Sunday, May 7, 2017

Q&A with Benjamin Ludwig

Benjamin Ludwig is the author of the new novel Ginny Moon, which focuses on a teenager with autism. He is an English and writing teacher, and he lives in New Hampshire.

Q: You've said Ginny Moon was based on your own experiences as an adoptive parent. How did you come up with the character of Ginny, and was it difficult to capture her voice?

A: Ginny’s voice came to me fully formed one night after my daughter’s Special Olympics basketball practice.  It wasn’t my daughter’s voice at all, but something much more intense and fast, and very, very honest in a way that was sometimes funny, sometimes tragic. 

Once I heard the voice, I sat down to write what Ginny was saying – and at that point I could barely keep up with her! Aside from her voice, Ginny’s background is inspired by the many foster and adopted kids I’ve met over the years, mostly as a public-school teacher. 

In my experience, every child who isn’t living with his parent wants to somehow get back to his mom and dad. Our parents are our origin, and if our origin is a mystery, then we need to solve it in order to understand ourselves. 

Q: Did you know how the novel would end before you started writing it, or did you make many changes along the way?

A: When I started writing the book, following Ginny and understanding what it was she really wanted, I knew that at some point she would met her birth mother. I didn’t know what the meeting would look like, but I knew it had to happen. 

I also knew that because Ginny was adopted, it would be important (in the ending) to focus on her adopted parents as well. From the very beginning I wanted Ginny to finally learn how to self-advocate – so I hope readers see that by the end of the book, she’s beginning to learn how to do that.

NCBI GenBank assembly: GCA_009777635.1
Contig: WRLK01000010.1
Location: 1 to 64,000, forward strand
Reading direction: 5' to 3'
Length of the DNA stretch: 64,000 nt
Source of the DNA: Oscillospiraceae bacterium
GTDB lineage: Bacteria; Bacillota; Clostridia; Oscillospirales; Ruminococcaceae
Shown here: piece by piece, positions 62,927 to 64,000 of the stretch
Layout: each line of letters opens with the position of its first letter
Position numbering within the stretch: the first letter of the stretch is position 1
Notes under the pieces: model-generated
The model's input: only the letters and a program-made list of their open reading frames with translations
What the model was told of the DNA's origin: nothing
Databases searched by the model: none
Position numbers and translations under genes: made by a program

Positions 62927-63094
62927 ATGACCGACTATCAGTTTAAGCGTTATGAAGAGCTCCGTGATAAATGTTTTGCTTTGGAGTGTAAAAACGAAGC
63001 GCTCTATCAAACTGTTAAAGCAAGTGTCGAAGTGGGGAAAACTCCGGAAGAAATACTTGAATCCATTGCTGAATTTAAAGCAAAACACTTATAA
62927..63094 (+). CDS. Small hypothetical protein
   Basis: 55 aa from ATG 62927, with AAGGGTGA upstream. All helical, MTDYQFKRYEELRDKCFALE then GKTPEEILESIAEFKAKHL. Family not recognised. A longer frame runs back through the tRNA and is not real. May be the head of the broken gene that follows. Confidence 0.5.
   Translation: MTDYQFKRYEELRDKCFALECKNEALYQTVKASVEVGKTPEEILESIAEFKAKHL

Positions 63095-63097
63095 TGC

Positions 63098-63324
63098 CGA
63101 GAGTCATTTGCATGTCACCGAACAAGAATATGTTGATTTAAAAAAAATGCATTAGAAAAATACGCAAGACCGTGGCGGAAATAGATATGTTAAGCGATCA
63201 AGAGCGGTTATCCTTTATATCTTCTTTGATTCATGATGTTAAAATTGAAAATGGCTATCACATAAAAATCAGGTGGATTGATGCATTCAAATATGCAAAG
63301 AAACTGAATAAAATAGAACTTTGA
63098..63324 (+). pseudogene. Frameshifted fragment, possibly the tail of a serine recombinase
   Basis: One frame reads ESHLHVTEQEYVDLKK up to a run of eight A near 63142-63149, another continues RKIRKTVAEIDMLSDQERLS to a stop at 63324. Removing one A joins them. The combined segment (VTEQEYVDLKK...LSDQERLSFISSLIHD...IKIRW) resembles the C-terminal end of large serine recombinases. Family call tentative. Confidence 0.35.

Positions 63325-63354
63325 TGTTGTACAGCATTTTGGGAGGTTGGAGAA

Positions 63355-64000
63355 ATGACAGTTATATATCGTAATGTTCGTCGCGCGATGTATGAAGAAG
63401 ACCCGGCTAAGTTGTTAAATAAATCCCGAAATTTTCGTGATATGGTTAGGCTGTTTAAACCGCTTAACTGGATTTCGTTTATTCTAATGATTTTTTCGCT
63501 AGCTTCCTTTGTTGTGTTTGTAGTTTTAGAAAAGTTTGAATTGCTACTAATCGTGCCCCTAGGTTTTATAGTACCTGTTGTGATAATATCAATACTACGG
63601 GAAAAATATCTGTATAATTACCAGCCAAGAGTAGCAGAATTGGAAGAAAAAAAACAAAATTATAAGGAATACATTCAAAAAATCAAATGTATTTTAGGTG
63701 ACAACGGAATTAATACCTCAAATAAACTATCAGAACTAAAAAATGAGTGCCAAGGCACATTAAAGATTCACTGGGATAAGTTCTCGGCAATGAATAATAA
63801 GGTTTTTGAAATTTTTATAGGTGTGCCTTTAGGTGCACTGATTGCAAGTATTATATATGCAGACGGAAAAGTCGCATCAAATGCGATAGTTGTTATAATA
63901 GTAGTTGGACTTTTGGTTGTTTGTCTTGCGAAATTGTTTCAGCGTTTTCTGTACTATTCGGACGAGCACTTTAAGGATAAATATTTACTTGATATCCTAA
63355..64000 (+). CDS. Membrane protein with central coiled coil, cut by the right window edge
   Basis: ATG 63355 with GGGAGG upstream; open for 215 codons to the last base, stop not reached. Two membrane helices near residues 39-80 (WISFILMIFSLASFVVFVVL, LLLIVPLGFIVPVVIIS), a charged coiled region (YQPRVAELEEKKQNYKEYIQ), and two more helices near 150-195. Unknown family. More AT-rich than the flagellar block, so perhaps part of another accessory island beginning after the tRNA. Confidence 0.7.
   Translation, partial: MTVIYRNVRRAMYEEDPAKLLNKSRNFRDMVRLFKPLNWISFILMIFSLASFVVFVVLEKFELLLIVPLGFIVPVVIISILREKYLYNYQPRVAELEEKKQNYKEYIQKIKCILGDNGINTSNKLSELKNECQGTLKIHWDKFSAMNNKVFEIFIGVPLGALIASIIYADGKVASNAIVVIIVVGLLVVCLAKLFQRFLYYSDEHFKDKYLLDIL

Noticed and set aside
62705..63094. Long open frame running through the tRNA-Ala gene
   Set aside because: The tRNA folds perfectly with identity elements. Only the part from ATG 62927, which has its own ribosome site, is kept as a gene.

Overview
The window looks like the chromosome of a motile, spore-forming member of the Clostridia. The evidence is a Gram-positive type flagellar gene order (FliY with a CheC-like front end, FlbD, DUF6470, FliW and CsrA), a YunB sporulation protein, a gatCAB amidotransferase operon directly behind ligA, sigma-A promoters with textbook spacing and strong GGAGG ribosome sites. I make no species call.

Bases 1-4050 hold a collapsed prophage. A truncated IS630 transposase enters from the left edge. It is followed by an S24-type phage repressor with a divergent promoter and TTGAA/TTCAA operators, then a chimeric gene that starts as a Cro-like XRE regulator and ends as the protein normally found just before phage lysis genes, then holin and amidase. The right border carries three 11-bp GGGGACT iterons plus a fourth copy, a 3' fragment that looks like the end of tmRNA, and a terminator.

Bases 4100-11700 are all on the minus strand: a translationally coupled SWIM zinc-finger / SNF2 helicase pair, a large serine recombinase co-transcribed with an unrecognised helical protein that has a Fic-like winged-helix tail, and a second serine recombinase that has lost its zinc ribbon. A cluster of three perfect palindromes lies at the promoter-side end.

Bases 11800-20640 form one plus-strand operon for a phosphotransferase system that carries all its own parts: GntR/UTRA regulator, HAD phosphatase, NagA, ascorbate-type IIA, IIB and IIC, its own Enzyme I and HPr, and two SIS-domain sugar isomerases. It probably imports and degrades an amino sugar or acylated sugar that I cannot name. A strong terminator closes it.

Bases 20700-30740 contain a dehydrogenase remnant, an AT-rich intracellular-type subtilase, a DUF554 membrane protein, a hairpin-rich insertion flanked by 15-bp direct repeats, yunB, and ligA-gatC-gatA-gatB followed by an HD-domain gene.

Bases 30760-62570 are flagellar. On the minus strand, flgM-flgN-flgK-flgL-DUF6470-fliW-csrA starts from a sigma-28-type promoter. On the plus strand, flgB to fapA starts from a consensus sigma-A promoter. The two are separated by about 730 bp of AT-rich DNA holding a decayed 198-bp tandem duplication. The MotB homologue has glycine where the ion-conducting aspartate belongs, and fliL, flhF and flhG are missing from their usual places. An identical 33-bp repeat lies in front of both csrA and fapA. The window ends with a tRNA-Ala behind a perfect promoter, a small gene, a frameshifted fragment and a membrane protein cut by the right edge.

Q: How was the novel's title chosen, and what does it signify for you?

A: The title changed three or four times, and I’m happy to say that I like the final one the best. "Ginny Moon," as a title, speaks to me because it says hey, this character is beyond defining. She’s a force unto herself, and won’t be classified. 

Q: What do you hope readers take away from the book when it comes to special needs adoptions?

A: I hope they’ll see that kids with special needs really are just kids. They’re unique individuals with the same needs that any other kid might have. 

I also hope people will see how important it is to adopt teenagers! Most couples who adopt want to adopt babies – and that’s fine, except for the fact that it leaves a lot of teenagers in a very difficult situation. 

If a child isn’t adopted, she “ages out” of the system when she becomes an adult. At that point, she has to navigate the world without any parents at all. I’m proud to have adopted a teenager, and hope to do it again someday. If I could encourage other people to do the same, I would. 

Q: What are you working on now?

A: Right now I’m working on another novel. The first draft is finished, and I’m revising. I really can’t say much about it yet except that it’s another voice-driven narrative, and this time around features a male protagonist. 

Q: Anything else we should know?

A: Yes!  I’ve been asked a lot if there will be a sequel to Ginny, and though I don’t envision one at this point (never say never, right?), I did let her take over a section of my newsletter. Honestly, I just couldn’t let her go after finishing the book. 

So each month, in addition to news about my own travels and adventures as a writer, my newsletter will feature a section in which Ginny shares her thoughts and opinions, and tells us what she’s been up to. If anyone might be interested in subscribing, here is the link.  

--Interview with Deborah Kalb

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